The Board of Public Utilities is expected make a decision about whether to invest $500,000 in the project in late March.
    BPU member Stephen McLin wanted to know why they haven’t given them more definite answers, since the initial Jan. 25 meeting explaining the project.

  • N.M. threatens funding over 4-day school schedules

    SANTA FE (AP) — New Mexico is threatening to cut off funding at public schools that try to switch to a four-day week as the practice has spread to more than four in 10 school districts across the state.

    State lawmakers this month placed a moratorium on additional four-day school scheduling within a general fund spending bill that has yet to be signed by the governor.

    Education officials and legislators say it’s not clear that student academics and working families are helped by fewer, longer school days, even as teachers and administrators embrace compressed schedules.

    School administrators in far-flung districts have pushed back, noting that four-day weeks have become a tool for attracting teachers who can improve academic results at schools with limited financial resources.

    “They shouldn’t be telling us how to structure our day,” said Ron Hendrix, superintendent of Socorro Consolidated Schools, a cluster of six public schools with 1,500 students in central New Mexico. Socorro school board members are scheduled to vote Monday on switching to a four-day week.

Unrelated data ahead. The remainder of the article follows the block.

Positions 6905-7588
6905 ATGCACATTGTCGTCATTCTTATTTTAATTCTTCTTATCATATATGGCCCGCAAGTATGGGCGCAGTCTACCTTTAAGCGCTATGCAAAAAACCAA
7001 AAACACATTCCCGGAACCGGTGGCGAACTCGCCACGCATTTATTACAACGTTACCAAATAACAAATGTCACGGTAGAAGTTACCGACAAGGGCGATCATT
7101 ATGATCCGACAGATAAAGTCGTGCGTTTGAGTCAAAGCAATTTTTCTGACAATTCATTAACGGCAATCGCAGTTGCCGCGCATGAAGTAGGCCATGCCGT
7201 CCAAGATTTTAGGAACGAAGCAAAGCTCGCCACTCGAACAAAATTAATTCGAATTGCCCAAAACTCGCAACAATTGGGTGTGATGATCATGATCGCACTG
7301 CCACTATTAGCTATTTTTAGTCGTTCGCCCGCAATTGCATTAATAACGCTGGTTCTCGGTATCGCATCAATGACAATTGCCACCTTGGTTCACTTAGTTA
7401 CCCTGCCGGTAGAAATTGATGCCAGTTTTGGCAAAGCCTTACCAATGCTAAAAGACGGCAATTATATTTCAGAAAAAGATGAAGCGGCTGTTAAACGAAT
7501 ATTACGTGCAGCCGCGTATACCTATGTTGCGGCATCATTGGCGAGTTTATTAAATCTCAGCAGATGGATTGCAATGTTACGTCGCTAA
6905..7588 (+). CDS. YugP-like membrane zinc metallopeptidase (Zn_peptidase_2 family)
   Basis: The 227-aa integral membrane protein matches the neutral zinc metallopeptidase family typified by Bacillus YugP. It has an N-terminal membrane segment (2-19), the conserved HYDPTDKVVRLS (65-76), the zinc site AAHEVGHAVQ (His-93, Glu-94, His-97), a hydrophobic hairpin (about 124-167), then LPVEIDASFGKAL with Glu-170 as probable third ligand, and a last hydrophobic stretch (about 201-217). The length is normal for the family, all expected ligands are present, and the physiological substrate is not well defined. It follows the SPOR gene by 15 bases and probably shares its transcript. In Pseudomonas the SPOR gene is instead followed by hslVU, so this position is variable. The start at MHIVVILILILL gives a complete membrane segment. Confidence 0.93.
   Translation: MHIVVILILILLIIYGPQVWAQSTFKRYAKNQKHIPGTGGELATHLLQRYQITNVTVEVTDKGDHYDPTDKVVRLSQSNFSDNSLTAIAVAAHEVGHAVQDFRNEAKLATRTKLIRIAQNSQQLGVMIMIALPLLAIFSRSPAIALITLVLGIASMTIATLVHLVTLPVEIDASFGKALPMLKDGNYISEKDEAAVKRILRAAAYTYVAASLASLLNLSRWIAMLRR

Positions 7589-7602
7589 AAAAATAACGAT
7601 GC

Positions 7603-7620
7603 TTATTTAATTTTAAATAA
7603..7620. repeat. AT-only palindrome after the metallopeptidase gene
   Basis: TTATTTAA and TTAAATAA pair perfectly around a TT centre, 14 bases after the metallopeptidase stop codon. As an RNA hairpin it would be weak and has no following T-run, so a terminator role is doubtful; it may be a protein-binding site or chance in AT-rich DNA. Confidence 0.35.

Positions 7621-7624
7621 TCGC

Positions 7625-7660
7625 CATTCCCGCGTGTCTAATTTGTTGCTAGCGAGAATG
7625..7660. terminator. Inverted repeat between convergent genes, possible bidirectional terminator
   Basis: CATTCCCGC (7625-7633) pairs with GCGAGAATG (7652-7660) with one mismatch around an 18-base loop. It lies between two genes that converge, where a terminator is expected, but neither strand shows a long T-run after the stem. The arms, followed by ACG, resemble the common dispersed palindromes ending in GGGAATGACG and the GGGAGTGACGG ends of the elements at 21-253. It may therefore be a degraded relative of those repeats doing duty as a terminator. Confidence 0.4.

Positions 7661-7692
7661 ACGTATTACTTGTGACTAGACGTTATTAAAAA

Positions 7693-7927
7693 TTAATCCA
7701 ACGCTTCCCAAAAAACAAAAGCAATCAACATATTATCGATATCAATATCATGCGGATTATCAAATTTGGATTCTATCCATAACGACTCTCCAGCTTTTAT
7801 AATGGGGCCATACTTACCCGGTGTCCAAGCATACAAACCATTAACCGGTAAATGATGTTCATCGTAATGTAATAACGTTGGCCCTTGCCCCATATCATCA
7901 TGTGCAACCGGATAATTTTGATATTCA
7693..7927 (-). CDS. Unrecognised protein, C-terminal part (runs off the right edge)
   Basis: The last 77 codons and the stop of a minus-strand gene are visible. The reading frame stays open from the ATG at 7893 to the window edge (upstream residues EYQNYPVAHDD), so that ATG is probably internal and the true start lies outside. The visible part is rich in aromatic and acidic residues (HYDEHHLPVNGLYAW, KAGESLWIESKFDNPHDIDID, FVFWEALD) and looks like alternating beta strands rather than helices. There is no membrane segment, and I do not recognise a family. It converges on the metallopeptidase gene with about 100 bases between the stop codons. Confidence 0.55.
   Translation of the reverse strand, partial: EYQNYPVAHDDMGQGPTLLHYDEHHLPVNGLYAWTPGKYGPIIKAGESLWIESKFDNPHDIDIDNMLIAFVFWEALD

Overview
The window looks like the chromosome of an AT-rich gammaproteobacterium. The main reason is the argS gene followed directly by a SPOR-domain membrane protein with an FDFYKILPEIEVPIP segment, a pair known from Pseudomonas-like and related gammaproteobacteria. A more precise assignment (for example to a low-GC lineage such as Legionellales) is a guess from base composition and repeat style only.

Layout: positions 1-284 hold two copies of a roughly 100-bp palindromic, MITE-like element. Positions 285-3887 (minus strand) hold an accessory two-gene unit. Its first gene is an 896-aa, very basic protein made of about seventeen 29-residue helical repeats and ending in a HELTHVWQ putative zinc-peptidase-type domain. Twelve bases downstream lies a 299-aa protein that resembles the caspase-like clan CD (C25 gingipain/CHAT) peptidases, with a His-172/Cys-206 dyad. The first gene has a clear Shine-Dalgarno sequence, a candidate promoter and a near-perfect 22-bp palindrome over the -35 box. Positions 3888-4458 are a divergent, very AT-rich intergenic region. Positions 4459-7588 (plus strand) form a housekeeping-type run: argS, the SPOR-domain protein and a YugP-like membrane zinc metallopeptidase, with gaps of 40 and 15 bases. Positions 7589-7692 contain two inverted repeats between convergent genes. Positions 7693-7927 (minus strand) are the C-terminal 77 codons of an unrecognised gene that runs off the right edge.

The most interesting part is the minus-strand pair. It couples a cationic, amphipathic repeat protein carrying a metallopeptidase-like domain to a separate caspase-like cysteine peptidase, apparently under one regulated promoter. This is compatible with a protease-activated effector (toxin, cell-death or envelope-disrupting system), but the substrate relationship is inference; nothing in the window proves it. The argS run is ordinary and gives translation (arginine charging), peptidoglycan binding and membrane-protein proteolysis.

“I know how to get student achievement, just let me loose,” said Hendrix, who said he previously improved student test scores while moving to a four-day week at another New Mexico school district.

  • LAPS board briefed about Chamisa

    The Los Alamos School Board paid a visit to Chamisa Elementary School in White Rock Thursday, with policy updates and a report from the school’s principal among the items on the agenda of the work session.

    Chamisa Principal Suzanne Lynne briefed the board on some of the many things going on at the school, including updates on reading program milestones, the third-graders’ pen pal program and the school garden.

    Lynne was also pleased to announce that 70 percent of the Chamisa students will be proficient in math for the state-mandated Partnership for Assessment of Readiness for College Careers test and that 70 percent will also be proficient on the PARCC English Language Arts test.